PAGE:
The former dean of the University College of the Cayman Islands Brian Chapell testified that the college had no written policy for the use of staff credit cards.
Mr. Chapell, giving evidence in the ongoing trial of the college’s former president Hassan Syed, acknowledged that he had been one of approximately 10 members of staff given credit cards in late 2007. He said he had never used his card for personal expenses.
Asked by Mr. Syed’s attorney Tom Price, QC, if it had been envisaged that the cards could be used for personal expenses, he initially said he did not believe so.
After being shown a document by Mr. Price, apparently signed by the UCCI staff members when they were given the cards, he acknowledged that the document did contain procedures for refunding personal expenditure.
Reading from the document, Mr. Price said it indicated that any staff member who used the card for non-college expenditure should immediately reimburse the institution or have the relevant amount deducted from their salary.
One of the 12 charges against Syed relates to some US$200,000 of expenditure on college funded cards.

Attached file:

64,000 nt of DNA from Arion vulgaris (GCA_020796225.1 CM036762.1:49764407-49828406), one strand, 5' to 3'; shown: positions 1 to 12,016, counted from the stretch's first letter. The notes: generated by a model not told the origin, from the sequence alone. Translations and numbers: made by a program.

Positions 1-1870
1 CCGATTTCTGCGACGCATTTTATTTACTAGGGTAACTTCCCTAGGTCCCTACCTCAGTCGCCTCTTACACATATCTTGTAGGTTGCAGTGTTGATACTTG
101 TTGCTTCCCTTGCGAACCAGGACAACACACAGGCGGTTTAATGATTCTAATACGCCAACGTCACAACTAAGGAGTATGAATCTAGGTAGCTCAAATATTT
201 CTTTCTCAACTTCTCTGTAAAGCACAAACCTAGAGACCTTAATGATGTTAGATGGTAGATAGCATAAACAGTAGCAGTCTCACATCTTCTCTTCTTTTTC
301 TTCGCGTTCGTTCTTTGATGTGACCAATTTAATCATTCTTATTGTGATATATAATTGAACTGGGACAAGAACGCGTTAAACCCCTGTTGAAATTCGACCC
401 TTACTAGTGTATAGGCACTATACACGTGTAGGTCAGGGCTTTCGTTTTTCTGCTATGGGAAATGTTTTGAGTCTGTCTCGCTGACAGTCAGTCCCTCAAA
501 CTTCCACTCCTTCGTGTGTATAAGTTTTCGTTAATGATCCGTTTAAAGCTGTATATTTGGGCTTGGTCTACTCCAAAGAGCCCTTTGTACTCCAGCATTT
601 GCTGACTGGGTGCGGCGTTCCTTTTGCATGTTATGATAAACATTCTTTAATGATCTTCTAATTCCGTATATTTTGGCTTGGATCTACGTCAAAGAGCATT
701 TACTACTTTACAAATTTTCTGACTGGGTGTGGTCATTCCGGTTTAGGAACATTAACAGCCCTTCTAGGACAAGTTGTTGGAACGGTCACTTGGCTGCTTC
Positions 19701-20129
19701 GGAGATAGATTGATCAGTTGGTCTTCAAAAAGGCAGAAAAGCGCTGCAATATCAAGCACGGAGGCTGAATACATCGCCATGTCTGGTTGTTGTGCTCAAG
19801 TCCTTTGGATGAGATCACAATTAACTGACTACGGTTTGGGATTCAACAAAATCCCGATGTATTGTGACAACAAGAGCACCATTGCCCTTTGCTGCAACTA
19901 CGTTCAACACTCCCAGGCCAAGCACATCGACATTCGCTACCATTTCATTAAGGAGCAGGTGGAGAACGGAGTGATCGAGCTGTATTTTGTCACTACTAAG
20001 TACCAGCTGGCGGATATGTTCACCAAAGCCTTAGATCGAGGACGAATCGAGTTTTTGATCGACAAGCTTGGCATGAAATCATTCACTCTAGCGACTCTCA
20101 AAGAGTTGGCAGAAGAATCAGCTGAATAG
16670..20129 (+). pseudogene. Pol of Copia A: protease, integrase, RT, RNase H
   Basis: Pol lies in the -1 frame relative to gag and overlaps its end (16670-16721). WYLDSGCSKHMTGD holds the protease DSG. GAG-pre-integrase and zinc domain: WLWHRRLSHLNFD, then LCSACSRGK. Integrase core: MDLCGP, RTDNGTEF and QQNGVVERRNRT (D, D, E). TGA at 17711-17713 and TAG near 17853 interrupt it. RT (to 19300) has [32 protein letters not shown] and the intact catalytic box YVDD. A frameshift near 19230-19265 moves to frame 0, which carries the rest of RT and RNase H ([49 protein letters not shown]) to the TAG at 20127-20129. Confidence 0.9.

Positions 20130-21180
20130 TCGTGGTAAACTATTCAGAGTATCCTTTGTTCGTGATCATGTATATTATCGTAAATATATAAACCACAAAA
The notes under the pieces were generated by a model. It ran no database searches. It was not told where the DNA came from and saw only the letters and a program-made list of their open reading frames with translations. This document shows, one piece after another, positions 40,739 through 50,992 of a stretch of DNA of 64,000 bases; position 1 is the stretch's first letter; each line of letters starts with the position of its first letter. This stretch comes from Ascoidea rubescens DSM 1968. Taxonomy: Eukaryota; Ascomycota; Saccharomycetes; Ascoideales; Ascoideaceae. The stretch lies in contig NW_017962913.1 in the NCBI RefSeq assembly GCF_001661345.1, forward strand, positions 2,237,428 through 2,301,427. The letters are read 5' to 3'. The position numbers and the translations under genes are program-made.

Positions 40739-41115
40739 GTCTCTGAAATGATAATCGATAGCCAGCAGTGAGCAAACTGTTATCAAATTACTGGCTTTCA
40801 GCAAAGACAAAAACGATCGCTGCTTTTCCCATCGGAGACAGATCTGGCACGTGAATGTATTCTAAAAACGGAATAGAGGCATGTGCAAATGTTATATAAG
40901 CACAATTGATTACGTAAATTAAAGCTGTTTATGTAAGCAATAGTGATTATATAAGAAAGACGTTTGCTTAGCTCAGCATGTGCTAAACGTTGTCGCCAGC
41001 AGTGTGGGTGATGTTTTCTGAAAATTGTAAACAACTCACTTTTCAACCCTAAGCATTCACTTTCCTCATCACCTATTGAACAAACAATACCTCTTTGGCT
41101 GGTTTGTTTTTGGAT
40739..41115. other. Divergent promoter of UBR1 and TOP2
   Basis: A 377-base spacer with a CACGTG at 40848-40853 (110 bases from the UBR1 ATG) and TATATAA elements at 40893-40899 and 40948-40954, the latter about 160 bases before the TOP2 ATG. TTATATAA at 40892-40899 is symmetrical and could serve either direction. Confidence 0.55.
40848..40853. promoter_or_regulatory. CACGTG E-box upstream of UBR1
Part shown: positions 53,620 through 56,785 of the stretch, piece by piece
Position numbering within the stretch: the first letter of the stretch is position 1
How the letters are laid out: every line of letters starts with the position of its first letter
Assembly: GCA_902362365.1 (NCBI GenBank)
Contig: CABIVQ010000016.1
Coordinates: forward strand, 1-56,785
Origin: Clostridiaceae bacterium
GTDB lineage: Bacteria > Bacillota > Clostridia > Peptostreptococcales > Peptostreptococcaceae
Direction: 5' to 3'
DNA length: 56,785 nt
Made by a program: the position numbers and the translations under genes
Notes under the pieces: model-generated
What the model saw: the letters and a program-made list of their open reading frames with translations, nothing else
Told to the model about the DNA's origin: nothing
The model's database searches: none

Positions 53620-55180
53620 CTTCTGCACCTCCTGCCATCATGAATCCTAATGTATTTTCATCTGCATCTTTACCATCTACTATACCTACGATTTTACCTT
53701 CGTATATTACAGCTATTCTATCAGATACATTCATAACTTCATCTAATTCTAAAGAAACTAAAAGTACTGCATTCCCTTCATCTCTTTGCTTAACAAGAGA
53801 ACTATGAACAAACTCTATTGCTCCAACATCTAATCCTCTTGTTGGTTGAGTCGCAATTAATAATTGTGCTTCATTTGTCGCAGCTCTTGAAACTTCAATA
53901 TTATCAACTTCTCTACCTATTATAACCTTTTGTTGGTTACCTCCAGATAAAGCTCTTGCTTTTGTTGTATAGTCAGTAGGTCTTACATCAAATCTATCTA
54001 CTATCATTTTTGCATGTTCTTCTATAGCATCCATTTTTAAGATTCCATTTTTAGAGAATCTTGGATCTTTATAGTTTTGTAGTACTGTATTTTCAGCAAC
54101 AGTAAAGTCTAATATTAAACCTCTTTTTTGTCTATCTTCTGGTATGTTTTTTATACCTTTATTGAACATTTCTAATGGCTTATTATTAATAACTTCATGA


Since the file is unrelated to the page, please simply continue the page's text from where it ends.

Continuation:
Giving evidence by video link, Mr. Chapell was also asked for background information, relating to some of the other charges.
He gave details about a collaboration between UCCI and car dealership Tony’s Toys to set up an auto mechanics program. He said he believed the collaboration had been Syed’s idea and gave details of some of the expenditure connected to the initiative.
Syed is alleged to have spent US$20,000 of the college’s money to buy a car from Tony’s Toys for a close female friend.
Mr. Chapell, under questioning from prosecutor Patrick Moran, also testified that there had been no renovations to the UCCI campus bathrooms in early 2008. Syed is accused, in one of the charges on the indictment, of using CI$5,000 of college funds to buy bathroom furnishings from Pooley Cabinet Industries for a female friend.
Syed has denied 12 charges, including theft, obtaining money transfers by deception and obtaining a pecuniary advantage by deception relating to the misuse of college funds during his time as president, between 2006 and 2008.
The trial continues.